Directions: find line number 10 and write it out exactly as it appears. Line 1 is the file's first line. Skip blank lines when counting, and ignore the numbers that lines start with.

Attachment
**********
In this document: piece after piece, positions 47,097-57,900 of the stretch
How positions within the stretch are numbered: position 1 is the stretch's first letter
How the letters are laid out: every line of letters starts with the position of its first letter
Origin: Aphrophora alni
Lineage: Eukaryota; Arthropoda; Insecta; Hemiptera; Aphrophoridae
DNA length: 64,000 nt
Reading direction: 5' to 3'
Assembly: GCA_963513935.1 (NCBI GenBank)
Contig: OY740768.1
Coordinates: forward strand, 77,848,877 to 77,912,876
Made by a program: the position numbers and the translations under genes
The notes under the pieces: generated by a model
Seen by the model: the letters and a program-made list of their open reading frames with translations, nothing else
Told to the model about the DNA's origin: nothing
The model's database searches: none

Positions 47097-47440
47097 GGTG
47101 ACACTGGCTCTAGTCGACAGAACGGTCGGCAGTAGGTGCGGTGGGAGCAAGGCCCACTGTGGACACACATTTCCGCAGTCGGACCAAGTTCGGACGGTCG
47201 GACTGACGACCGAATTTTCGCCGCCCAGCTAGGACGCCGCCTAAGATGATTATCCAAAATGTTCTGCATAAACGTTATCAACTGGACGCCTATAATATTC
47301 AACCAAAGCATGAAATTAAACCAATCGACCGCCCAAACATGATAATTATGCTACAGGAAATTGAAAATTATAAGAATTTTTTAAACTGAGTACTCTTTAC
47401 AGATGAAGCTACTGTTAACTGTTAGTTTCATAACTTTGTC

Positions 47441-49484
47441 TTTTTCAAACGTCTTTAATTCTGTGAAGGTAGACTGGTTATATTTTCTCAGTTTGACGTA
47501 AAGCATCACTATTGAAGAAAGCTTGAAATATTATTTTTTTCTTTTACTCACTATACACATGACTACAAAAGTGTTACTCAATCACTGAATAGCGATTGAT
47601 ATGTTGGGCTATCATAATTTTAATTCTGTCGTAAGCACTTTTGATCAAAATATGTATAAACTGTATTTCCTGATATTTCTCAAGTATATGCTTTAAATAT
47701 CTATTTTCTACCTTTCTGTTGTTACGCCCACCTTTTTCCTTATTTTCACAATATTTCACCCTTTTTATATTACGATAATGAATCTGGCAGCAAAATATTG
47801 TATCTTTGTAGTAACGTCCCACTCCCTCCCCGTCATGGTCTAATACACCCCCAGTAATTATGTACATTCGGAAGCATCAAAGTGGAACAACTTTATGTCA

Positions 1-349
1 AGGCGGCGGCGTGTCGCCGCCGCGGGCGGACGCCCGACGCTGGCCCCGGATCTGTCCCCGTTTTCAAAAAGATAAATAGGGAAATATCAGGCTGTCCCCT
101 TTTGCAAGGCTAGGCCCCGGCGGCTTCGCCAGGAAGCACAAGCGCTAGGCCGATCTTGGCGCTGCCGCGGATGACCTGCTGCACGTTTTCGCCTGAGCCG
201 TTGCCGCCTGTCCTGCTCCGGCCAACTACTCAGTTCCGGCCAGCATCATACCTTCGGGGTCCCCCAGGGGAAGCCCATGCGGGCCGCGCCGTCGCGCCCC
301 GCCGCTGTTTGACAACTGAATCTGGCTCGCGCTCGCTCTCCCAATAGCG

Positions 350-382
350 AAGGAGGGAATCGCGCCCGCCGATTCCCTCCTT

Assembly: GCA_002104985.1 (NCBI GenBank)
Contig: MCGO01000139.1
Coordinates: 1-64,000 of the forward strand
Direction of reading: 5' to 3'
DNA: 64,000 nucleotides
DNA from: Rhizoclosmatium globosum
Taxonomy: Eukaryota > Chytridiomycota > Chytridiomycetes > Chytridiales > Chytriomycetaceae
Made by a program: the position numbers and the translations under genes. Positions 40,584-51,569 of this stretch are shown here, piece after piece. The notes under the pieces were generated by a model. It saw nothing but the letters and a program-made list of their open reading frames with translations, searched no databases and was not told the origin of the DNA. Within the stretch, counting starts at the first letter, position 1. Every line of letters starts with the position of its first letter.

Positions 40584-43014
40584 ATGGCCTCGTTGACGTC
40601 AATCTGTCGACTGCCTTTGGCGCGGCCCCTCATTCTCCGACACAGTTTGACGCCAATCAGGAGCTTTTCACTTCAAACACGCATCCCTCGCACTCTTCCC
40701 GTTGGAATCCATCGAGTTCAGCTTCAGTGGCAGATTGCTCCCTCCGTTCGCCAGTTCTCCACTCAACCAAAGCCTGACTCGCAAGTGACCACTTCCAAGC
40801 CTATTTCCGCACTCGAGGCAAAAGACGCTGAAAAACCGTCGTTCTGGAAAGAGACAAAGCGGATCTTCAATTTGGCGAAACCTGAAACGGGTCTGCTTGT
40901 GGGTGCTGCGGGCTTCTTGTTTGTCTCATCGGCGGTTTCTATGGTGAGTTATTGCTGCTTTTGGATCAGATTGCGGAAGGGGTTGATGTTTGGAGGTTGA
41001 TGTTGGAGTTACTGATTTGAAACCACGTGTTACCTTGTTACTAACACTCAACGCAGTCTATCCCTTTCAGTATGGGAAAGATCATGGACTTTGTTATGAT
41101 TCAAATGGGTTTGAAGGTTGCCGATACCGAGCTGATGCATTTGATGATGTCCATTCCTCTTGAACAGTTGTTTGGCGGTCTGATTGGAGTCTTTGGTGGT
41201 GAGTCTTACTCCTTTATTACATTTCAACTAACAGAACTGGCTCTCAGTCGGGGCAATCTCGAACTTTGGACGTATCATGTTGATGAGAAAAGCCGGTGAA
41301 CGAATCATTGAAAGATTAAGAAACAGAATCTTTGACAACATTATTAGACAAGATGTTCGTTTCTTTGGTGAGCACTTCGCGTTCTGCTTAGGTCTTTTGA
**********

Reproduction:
Coordinates: forward strand, 77,848,877 to 77,912,876